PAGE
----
2. the German Act on Limited Liability Companies and the German Stock Corporation Act regulate the establishment and operation of the most common German corporations: limited liability companies and stock corporations; and
  3. the German Banking Act (KWG) covers, inter alia, the licensing requirements for banks, ownership control and the national regulation of banks and other investment institutions.

As Germany is an EU Member State, the national legislative and regulatory regime is complemented by certain EU regulations that claim direct application in Germany, which are also relevant to Islamic finance products:

  1. the Market Abuse Regulation (Regulation (EU) No. 596/2014) includes rules on ad hoc publicity, insider trading and market manipulation;
  2. the Single Supervisory Mechanism Regulation (Council Regulation (EU) No. 1024/2013) (SSM) confers the nature and scope of the European Central Bank's (ECB) duties and its cooperation with national competent authorities such as the BaFin; and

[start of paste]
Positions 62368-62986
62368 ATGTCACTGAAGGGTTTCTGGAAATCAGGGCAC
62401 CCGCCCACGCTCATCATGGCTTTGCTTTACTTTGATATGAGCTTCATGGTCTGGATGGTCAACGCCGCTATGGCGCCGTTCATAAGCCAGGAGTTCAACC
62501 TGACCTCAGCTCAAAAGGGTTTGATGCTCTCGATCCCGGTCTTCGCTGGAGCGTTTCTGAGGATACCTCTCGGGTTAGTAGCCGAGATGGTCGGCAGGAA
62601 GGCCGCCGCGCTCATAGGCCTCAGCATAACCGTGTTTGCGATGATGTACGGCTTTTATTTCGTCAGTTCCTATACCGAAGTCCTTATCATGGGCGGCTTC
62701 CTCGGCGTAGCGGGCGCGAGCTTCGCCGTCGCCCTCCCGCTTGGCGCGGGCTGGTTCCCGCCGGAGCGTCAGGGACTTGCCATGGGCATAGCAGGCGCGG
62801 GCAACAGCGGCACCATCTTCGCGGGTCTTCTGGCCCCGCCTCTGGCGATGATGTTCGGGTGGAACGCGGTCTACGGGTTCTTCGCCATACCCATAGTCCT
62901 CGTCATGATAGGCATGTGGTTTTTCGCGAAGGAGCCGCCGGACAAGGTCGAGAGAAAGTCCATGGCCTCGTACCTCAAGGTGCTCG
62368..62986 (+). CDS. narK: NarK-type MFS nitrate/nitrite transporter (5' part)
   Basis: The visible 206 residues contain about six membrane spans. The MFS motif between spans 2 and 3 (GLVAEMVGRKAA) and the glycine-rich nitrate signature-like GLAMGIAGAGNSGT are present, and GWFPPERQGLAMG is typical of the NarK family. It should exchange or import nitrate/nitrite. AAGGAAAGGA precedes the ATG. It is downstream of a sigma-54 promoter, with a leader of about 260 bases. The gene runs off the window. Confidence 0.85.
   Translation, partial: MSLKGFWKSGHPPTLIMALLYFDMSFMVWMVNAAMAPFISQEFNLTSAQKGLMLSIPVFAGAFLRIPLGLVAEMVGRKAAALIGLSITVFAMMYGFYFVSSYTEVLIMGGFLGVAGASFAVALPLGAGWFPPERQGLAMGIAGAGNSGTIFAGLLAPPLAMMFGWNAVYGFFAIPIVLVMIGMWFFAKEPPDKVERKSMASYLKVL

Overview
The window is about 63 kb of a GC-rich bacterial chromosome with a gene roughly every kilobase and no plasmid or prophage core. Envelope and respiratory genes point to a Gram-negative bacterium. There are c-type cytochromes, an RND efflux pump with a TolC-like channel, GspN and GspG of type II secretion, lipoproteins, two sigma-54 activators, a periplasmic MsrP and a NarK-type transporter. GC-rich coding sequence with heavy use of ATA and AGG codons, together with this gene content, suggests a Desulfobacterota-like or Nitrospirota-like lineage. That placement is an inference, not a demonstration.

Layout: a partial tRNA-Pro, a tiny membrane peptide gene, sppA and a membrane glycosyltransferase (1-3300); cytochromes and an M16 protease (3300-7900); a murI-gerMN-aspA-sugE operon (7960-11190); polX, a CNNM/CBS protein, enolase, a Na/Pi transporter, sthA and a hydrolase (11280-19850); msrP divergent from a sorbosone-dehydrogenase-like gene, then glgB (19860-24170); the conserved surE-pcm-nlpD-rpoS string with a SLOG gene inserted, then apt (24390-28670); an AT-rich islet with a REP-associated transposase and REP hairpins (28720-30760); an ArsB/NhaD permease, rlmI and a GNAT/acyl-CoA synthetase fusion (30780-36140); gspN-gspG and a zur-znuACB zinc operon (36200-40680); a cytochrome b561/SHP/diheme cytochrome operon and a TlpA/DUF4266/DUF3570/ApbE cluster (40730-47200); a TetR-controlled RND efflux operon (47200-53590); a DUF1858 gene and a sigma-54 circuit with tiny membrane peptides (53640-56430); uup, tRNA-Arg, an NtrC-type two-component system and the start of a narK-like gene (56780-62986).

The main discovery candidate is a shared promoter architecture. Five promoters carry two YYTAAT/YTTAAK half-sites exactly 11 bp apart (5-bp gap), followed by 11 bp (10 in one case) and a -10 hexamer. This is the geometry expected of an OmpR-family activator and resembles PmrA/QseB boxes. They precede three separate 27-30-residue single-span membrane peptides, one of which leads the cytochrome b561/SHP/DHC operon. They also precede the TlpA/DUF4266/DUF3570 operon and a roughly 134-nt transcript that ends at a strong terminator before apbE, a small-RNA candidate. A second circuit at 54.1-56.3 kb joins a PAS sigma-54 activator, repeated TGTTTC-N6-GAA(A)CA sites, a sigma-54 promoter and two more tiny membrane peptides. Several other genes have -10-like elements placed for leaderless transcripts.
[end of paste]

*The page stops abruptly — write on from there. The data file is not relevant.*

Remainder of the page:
3. the Capital Requirements Regulation (Regulation (EU) No. 575/2013) that sets certain capital requirements for credit institutions and investment firms.

Legal qualification of Islamic finance products under German law

Since Islamic finance products are not regulated separately in Germany, the corresponding structures will be legally assessed and qualified in accordance with the general rules of the applicable civil, commercial, corporate, banking and tax laws. Thus, the sharia-compliant structures have to be reviewed from a German law perspective, which applies to these structures accordingly.